Election 2018LegislatureNews

PRIMARY 2018: Money mattered in statehouse races

Author: Marianne Goodland - June 26, 2018 - Updated: June 28, 2018

Joint Budget CommitteeLooking up inside the dome at the Colorado State Capitol in Denver. (gnagel via iStock)

Colorado’s primary elections mostly determined who you see in the Colorado General Assembly come Jan. 4.

That’s because most of the contested primary contests for four seats in the Senate and 14 seats in the House are “safe” — meaning the person who won the primary is the odds-on favorite to win the general election in November.

But it’s taken awhile to figure out who won in some cases, with several close races.

One key contest was decided not long after voting ended Tuesday: Sen. Ray Scott, a conservative, defeated moderate Rep. Dan Thurlow in the Grand Junction area’s 7th Senate District.

Scott was one of five Republican legislative incumbents facing challenges. Another was Rep. Lois Landgraf of Colorado Springs, challenged in the 21st House District by the more conservative Ray Garcia, who has lost two previous tries to get into the state House when he lived in Denver. Landgraf won that race by more than 30 percent, based on unofficial returns.

Garcia’s loss was despite support from Rocky Mountain Gun Owners, a gun-rights advocacy group. They backed Garcia as well as Frank Francone in Jefferson County, who ran against Colin Larson in House District 22 in the closest race in the entire state on Primary Night 2018. Unofficial results Thursday showed Larson ahead by just 144 votes — enough for Francone to concede.

Two Republican newcomers who were appointed to their House seats in the past year also faced challenges: Reps. Shane Sandridge of Colorado Springs and Judy Reyher of Swink, whose district includes rural Pueblo County. Sandridge beat Kanda Calef by 23 points but Reyher lost to Don Bendell of Florence by 14 points.

And Rep. Phil Covarrubias of Brighton faced a more moderate challenger, Rod Bockenfeld of Watkins; the latter pulled out a 24-point win, based on unofficial results from the Secretary of State.

No House Democratic incumbents were challenged within their own party. There were nine seats — eight of them relatively safe for Democrats — held by Democrats and with Democratic primary challenges.

For Republicans, four to five of the seven seats currently held by Republicans and with primary contests are considered safe and unlikely to switch hands.

For Democrats, it’s money that played the big role in primary wins, both for the candidates and in races where outside political groups have spent hundreds of thousands of dollars, unheard of for primary races for the legislature. The question for Democrats to answer is just how all that money (and the groups spending it) influenced the races.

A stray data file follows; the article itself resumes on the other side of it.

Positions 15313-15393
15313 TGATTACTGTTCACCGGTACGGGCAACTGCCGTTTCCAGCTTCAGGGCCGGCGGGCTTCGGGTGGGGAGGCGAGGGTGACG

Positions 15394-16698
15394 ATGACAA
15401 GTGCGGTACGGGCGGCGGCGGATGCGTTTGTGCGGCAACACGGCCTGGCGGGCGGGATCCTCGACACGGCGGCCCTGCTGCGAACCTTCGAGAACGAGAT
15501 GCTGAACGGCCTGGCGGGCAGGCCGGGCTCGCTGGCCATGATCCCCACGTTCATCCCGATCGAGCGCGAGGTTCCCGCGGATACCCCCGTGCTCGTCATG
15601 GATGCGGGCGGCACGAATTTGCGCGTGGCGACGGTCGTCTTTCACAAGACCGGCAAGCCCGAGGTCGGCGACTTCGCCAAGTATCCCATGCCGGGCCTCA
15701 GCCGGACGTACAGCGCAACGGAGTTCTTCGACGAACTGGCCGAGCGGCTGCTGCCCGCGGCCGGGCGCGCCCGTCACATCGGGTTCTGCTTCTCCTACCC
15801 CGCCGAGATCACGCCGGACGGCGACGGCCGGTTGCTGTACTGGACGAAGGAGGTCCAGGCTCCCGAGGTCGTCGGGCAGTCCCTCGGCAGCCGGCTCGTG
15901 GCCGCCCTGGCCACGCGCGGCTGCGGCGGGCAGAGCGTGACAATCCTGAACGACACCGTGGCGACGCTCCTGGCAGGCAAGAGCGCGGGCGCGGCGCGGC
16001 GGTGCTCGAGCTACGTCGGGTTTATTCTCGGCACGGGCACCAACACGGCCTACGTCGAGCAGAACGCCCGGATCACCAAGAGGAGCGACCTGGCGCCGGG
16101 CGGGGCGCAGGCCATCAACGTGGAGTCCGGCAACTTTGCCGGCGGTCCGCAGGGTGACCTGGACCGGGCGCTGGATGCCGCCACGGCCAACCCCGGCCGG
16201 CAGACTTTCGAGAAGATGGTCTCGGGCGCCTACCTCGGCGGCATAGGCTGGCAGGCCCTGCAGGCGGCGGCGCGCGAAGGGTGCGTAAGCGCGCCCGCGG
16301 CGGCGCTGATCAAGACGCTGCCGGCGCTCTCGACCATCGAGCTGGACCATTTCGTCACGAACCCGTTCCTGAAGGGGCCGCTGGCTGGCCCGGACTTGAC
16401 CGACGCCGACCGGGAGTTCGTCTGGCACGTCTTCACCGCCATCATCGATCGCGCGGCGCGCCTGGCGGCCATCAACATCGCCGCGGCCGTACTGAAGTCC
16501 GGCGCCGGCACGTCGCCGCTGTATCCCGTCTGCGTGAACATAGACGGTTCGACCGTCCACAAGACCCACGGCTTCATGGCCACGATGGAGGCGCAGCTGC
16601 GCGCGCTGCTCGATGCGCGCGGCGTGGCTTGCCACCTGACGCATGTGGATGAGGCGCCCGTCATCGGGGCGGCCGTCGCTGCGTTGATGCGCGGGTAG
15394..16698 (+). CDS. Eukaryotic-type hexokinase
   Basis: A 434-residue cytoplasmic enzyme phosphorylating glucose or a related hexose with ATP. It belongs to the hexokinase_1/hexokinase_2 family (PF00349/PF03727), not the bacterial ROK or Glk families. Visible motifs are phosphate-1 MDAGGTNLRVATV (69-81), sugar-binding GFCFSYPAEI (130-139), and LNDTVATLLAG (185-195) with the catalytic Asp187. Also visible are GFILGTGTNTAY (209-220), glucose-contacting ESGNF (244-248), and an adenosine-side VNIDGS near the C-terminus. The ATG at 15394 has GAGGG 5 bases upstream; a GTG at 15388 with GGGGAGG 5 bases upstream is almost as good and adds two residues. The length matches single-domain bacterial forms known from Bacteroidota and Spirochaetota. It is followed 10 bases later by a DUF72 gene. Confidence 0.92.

The biggest dollars were spent to see who will succeed Democratic Sen. Irene Aguilar of Denver in the 32nd Senate District.

There were three candidates, but Zach Neumann raised the most money and his candidacy was also supported, to the tune of more than $225,000, by outside groups such as medical liability company COPIC and Democrats for Education Reform (DFER), which dumped another $26,000 into its independent expenditure committee in the five days prior to the election on Neumann’s behalf.

Nevertheless, unofficial returns show Robert Rodriguez winning by 7-1/2 points, and Neumann conceded.

DFER also spent big dollars backing candidates in several other House races, such as House District 5, home to term-limited Speaker of the House Crisanta Duran of Denver and where four Democrats fought for the win; and House District 28 in Lakewood, home to Rep. Brittany Pettersen, who was running for the Senate and where two Democrats vied for her seat.

In the 5th, Alex Valdez, whose campaign benefitted from more than $85,000 in backing from DFER, won the seat with a 13-point margin over former Rep. Joel Judd. And in the 28th, Kerry Tipper won by a 2-1 margin.

The coattails of 2016 presidential candidate Bernie Sanders — and other progressive organizations — were enough to carry a couple of candidates to the finish line. In House District 9, Sanders-backed Emily Sirota defeated Ashley Wheeland. Sirota was endorsed by Sanders and he also did a fundraising call for her that generated thousands of contributions from outside the state. Sirota’s husband, David, is a former Sanders spokesman.

The Colorado Working Families Party is another group that touted its progressive stance and candidates backed through its independent expenditure committee (IEC). The IEC supported Sirota; Julia Gonzales in Senate District 34, home to term-limited Sen. Lucia Guzman; Robert Rodriguez in Aguilar’s Senate District 32; and Serena Gonzales-Gutierrez in House District 4, home to term-limited Rep. Dan Pabon of Denver. All four won.

And two former Democratic lawmakers who hoped to win a return to the state Capitol learned from voters it wasn’t meant to be. In addition to Judd, former Rep. Jim Riesberg hoped to return to the House, but Greeley City Council member Rochelle Galindo won by a wide margin in House District 50.

Marianne Goodland

Marianne Goodland

Marianne Goodland is the chief legislative reporter for Colorado Politics. She's covered the Colorado General Assembly for 20 years, starting off in 1998 with the Silver & Gold Record, the editorially-independent newspaper at CU that was shuttered in 2009. She also writes for six rural newspapers in northeastern Colorado. Marianne specializes in rural issues, agriculture, water and, during election season, campaign finance. In her free time (ha!) she lives in Lakewood with her husband, Jeff; a cantankerous Shih-Tzu named Sophie; and Gunther the cat. She is also an award-winning professional harpist.